The cause of the Wall Street crash of 2008 is not a huge mystery. Banks took advantage of deregulation to gamble with depositor’s (that would be yours and mine) money on derivatives. Derivatives are mortgages and other investments repackaged and repackaged again until the original investment is almost completely lost in the fine print. If those original investments turn out to be duds then the entire house of cards collapses. The original version of the Dodd-Frank was supposed to tightly regulate these kinds of risky transactions but the GOP and Wall Street howled in protest and the regulations were weakened. Also, they haven’t been fully implemented yet. Wall Street needed time to get its house in order (read as: more time to gamble and make billions off of unwary investors).
Another piece of the reform that has not been implemented, and the GOP is furiously fighting against, is the Volcker Rule which says that banks cannot use depositor (our) money to do their gambling. Mitt Romney is on record as wanting to repeal Dodd-Frank along with the Volcker Rule. Why? It’s simple: as long as the banks get to gamble with depositor (our) money, they’ll always be able to force the government to bail them out. The FDIC guarantees depositor (our) money and the banks, as well as Romney and the GOP, know full well it will replace that money if the banks cannot. Think about that: the political party that “opposed” the bailouts as a matter of “ideology” is literally fighting to ensure that it happens again and again. They’re banking, if you’ll forgive the term, on the American people not being able to understand the complexities of the Wall Street reform.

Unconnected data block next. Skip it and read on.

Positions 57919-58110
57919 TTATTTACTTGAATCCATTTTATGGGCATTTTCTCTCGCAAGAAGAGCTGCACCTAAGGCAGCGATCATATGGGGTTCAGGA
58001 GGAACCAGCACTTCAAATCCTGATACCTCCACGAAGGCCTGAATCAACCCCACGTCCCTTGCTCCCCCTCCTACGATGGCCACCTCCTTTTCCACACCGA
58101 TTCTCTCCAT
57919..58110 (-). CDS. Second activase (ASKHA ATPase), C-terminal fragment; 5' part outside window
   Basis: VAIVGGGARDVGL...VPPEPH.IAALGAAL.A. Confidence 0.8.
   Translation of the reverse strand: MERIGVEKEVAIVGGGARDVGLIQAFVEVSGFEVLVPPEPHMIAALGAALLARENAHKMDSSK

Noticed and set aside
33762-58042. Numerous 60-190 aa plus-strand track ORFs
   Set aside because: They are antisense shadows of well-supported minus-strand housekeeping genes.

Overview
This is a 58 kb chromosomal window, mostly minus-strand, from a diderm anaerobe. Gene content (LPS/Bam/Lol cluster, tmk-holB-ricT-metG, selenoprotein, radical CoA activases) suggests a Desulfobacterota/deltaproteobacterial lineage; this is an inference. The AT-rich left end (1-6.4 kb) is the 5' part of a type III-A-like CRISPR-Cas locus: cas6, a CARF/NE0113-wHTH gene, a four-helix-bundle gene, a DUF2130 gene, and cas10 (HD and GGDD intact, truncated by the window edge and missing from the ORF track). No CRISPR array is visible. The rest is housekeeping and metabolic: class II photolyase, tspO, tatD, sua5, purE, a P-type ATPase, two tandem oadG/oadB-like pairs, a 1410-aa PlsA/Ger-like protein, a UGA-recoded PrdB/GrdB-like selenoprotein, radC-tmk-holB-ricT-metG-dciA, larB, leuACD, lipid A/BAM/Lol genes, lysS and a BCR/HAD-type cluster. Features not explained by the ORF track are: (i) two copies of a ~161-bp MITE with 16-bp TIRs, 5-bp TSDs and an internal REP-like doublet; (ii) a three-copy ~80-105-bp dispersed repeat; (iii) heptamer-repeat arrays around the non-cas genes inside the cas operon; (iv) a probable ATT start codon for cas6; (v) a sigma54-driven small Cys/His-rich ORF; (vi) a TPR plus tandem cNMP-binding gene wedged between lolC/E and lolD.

Romney is desperately hoping for that right about now as TPM reports that JP Morgan announced that it lost $2 billion in much the same way as the 2008 crash. CEO Jamie Dimon claims that JP Morgan can take the loss but, in a pure bit of speculation on my part, Wall Street CEOs have been less than honest on their losses and financial stability in the past. Dimon also claims that the
fraud investment would not have violated the Volcker Rule had it been enacted but few experts that do not receive a paycheck from Fox News take this seriously. Dimon himself has admitted that this latest debacle will only help make the case for the Volcker Rule.
This is where the 2012 elections come into play. The Obama campaign and administration will undoubtedly jump on this rather large Wall Street misstep as proof that they are still out of control. The GOP and Romney will seek to downplay the severity and demand that Obama stop “exploiting” the situation. The problem is that the 2008 disaster and the bailouts are far too fresh in people’s memories. To makes things worse for the GOP, they’ve just spent the last three years blaming Obama for the bailouts and demonizing the very idea of future bailouts (again, while working to ensure their endless repetition). Now, they will be forced to very publicly take the opposite position. They will have to defend JP Morgan’s “right” to lose billions of depositor (our) money while President Obama makes the case that this is exactly the kind of reckless behavior Dodd-Frank is supposed to prevent.
It’s kind of like arguing against DUI laws while a drunk driver causes a 10 car pile-up behind you. This is not a good week for Mitt Romney which means it’s a great one for the country’s future.
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